Securing Vehicle Loads
by Gary Rowe, CEO, Safety Action
How often have you seen debris on the road and wondered how it got there, or more particularly, how come the driver couldn’t properly secure their load?
1. Load Restraint Regulations
Proper restraint of vehicle loads is a legal requirement, but many people appear to be casual about the safety of other road users and how they meet their obligations.
Each state has road transport regulations based on the National Transport Commission model regulations, which apply to heavy vehicles (above 4.5 tonne), but the principles outlined in this article apply to all vehicle and trailer loads.
Interestingly, for heavy vehicles multiple people can be fined for breaches including:
a) Driver of the vehicle;
b) Owner of the vehicle; and
c) Owner of the trailer.
2. Forces on Load Restraints
Have you ever tied down a load with a piece of rope? Chances are you did not know the load capacity of the rope, but luckily it was sufficient anyway.
The above diagram shows the forces that load restraints must be capable of sustaining while being transported. For example, if a container weighs 10 tonnes, then the restraint stopping the load sliding forward under heavy braking must be rated for at least 8 tonnes. Therefore, you would need at least four (4) fabric slings with safe load capacity of 2,500kg each.
3. Weight and Balance for Vehicle
Another important consideration is the weight of the load and its balance on the trailer or vehicle.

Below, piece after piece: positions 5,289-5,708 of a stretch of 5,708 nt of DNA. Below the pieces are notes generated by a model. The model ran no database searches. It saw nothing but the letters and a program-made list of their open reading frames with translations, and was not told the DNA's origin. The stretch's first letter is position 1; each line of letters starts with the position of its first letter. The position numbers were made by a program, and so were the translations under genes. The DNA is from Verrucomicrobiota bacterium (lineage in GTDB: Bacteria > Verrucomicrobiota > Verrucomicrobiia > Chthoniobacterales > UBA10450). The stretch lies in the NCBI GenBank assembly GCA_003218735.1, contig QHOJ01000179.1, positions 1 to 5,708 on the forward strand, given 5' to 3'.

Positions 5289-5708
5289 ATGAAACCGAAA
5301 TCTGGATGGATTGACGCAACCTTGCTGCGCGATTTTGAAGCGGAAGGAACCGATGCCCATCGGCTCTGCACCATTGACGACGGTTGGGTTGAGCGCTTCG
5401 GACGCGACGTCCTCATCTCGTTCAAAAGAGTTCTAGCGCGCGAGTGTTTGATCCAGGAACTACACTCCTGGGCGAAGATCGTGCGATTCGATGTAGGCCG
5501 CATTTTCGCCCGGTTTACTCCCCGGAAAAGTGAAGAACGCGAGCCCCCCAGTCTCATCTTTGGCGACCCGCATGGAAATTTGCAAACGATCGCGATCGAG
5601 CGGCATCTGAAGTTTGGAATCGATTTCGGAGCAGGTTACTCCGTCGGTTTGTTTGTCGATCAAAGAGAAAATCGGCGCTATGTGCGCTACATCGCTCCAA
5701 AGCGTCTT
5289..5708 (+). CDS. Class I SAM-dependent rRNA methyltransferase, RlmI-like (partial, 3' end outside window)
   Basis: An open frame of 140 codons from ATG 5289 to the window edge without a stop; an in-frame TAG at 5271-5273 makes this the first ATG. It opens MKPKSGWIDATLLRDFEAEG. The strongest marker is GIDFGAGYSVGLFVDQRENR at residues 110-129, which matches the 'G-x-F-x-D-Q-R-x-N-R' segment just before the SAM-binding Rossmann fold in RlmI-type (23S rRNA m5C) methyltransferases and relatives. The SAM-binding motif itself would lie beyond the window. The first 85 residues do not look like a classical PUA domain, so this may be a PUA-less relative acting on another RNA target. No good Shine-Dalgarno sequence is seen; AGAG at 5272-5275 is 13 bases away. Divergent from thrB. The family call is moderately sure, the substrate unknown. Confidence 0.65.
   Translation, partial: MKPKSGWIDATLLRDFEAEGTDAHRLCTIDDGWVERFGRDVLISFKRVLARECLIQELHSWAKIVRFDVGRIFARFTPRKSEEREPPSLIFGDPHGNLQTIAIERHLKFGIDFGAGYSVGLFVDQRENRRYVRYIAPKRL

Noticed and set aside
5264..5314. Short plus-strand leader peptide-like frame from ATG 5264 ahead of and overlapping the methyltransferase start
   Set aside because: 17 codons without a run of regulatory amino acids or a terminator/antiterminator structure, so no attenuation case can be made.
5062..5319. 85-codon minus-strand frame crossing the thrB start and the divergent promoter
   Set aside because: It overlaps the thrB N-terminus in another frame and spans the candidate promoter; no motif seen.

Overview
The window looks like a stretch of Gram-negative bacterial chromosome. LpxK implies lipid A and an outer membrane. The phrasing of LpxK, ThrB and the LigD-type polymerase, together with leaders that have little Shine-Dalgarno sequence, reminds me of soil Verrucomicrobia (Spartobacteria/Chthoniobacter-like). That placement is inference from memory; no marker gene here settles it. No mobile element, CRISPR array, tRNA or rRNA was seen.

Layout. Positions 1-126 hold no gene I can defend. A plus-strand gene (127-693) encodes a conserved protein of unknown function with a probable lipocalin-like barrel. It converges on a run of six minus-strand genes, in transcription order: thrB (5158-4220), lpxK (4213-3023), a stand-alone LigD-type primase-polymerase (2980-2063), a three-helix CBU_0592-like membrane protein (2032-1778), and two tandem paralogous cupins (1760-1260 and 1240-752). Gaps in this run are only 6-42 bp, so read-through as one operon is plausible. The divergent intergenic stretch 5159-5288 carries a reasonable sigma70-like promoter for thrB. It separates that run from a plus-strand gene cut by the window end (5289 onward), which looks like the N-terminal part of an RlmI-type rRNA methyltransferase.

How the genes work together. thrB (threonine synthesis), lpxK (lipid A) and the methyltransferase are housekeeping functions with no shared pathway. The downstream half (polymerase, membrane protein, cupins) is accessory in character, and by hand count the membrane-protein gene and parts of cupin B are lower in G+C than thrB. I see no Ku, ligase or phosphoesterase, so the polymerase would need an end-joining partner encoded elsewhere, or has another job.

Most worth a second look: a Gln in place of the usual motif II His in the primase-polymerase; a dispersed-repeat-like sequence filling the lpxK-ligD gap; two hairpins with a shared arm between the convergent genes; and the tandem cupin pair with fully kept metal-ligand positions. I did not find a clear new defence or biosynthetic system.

All vehicles have a load carrying limit, and also a limit on the towbar for trailers including maximum vertical load and towing load on the tow ball.
4. Strength of Restraints
Every piece of equipment used to restrain vehicle loads should have their safe load capacity clearly marked, so drivers can be sure they have applied sufficient restraints for their particular load.
5. Correct Positioning of Load Restraints
It is not sufficient to simply have strong restraints, they need to be correctly positioned so they cannot slip or cause the load tension to fail.
6. Over-Hang from Vehicle or Trailer
Typically, the limit for projections from the front or rear of a vehicle is 1.2m. Where a load projects further than 1.2m from the rear of the vehicle it must have a brightly coloured flag on each side at least 300mm long, and a red light if used at night.
Loads projecting on either side of the vehicle are not allowed to exceed 150mm, and total width of load and vehicle must not exceed 2.5m
7. Covers for Loose or Small Items
Where small items or loose material can fall or blow out, mesh or covers are required. For example, trucks carrying sand or soil must have tarpaulin covers.
For a copy of our Fact Sheet on Restraining Vehicle Loads, just call or email us.